Joseph Mallord William Turner

Venus and the Dead Adonis

?c.1805

Medium
Oil paint on canvas
Dimensions
Support: 318 x 451 mm
frame: 345 x 480 x 35 mm
Collection
Tate
Acquisition
Accepted by the nation as part of the Turner Bequest 1856
Reference
N05493

Display caption

This picture was given its title after Turner's death. The pose of the Venus recalls the work of the great Venetian painter Titian (circa 1487-1576), whose pictures Turner studied closely in the early 1800s. Apart from the bearing this fact has on our view of how Turner's style developed, it is also an apt reminder of how Renaissance artists, Titian especially, explored the classical world and reinvigorated, on canvas, the ancient stories.

Gallery label, August 2004

Catalogue entry

151. [N05493] Venus and the Dead Adonis c. 1805?

THE TATE GALLERY, LONDON (5493)
Canvas, 12 1/2 × 17 3/4 (31·5 × 45)
Coll. Turner Bequest 1856 (? 183, I unidentified 1'5 1/2" × 1'0 1/2"); transferred to the Tate Gallery 1947.

Lit. Davies 1946, p. 160; Ziff 1980, p. 169.

The back of the canvas, where not masked by the stretcher, was covered by a fairly thin layer of brown paint, partly covered by dryish white paint, bumpy in places; this had to be removed prior to the laying down of the canvas on a synthetic board, but a photograph exists.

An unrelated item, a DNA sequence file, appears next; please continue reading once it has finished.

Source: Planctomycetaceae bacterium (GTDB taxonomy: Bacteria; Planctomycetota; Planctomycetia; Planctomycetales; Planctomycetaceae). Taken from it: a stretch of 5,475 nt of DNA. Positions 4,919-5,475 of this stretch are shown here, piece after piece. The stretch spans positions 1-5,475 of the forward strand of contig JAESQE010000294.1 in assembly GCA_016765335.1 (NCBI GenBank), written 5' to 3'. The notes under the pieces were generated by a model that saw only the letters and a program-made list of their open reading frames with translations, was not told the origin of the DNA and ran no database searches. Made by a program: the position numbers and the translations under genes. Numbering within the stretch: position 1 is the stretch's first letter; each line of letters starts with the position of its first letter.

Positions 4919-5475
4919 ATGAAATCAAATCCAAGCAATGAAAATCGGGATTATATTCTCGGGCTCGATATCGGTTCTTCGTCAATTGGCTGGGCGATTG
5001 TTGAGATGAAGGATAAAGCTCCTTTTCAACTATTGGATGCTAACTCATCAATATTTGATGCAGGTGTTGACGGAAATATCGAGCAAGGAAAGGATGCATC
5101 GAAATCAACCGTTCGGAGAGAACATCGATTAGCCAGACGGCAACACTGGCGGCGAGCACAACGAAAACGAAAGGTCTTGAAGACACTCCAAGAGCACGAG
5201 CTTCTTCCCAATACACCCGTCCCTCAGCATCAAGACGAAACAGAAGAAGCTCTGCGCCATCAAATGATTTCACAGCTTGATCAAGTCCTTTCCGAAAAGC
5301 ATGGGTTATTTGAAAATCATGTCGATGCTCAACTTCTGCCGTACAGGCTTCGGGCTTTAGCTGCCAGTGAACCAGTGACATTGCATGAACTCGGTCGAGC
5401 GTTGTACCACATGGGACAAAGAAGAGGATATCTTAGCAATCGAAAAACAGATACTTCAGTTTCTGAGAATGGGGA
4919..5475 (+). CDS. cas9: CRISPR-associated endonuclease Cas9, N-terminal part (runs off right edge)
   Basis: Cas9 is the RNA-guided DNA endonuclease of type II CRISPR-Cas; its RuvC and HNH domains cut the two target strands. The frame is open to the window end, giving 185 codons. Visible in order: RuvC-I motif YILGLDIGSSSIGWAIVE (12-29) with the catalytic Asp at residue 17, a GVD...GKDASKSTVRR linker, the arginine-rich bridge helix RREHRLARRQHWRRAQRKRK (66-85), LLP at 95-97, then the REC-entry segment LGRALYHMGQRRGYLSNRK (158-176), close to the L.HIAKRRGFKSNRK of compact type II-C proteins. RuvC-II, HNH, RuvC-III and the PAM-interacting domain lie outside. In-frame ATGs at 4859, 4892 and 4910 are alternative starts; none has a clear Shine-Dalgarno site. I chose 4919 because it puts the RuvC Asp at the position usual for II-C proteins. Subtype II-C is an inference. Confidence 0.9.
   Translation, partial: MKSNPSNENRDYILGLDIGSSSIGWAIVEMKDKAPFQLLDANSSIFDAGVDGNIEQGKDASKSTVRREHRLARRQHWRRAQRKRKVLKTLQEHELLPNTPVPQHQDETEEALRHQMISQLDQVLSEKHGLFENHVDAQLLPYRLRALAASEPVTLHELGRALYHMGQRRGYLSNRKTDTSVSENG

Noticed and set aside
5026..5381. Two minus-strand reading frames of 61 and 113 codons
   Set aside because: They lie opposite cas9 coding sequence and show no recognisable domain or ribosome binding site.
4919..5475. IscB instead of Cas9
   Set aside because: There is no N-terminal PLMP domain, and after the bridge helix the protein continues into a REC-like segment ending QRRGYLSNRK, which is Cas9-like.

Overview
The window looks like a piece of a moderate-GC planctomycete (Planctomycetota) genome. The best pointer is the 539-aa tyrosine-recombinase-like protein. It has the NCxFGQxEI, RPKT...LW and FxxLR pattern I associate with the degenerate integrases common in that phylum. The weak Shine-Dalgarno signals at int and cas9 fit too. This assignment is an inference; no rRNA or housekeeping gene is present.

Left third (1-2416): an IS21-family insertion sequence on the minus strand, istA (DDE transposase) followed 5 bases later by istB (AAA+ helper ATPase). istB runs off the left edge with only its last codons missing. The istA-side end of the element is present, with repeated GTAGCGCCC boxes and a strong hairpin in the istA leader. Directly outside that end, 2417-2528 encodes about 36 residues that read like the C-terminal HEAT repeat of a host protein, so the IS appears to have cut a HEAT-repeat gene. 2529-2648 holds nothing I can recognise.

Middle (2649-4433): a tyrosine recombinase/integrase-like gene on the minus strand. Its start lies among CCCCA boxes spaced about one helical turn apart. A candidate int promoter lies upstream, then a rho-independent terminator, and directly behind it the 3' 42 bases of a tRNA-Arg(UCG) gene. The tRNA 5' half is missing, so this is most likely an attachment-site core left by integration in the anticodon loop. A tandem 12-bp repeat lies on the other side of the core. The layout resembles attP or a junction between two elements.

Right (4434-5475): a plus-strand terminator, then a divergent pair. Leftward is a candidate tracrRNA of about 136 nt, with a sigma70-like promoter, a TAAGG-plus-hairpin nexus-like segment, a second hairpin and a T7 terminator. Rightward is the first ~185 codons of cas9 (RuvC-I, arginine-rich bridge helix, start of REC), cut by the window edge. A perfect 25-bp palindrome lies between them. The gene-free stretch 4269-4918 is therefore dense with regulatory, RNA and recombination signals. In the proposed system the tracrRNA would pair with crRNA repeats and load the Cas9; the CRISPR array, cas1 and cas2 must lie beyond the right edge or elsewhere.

It is very difficult to date this little picture. The figures' somewhat Titianesque poses suggest a date not too far from Turner's study of Titian's works in the Louvre in 1802, which led to the large painting of an earlier episode in the story of Venus and Adonis, No. 150. Indeed, the ‘Calais Pier’ sketchbook includes, as well as sketches for that picture, others for a ‘Death of Adonis’, never executed, though these are not directly related to this little oil sketch (LXXXI-48 and 52). On the other hand, the head of the dead Adonis is not very different from Head of a Person asleep, here dated c. 1835 (No. 452 [N05494]). The picture could perhaps therefore reflect Turner's return to Titianesque subjects and techniques on his second visit to Rome of 1828–9. In his review of the first edition of this catalogue Jerrold Ziff supports an early dating, c. 1803–5.


Published in:
Martin Butlin and Evelyn Joll, The Paintings of J.M.W. Turner, revised ed., New Haven and London 1984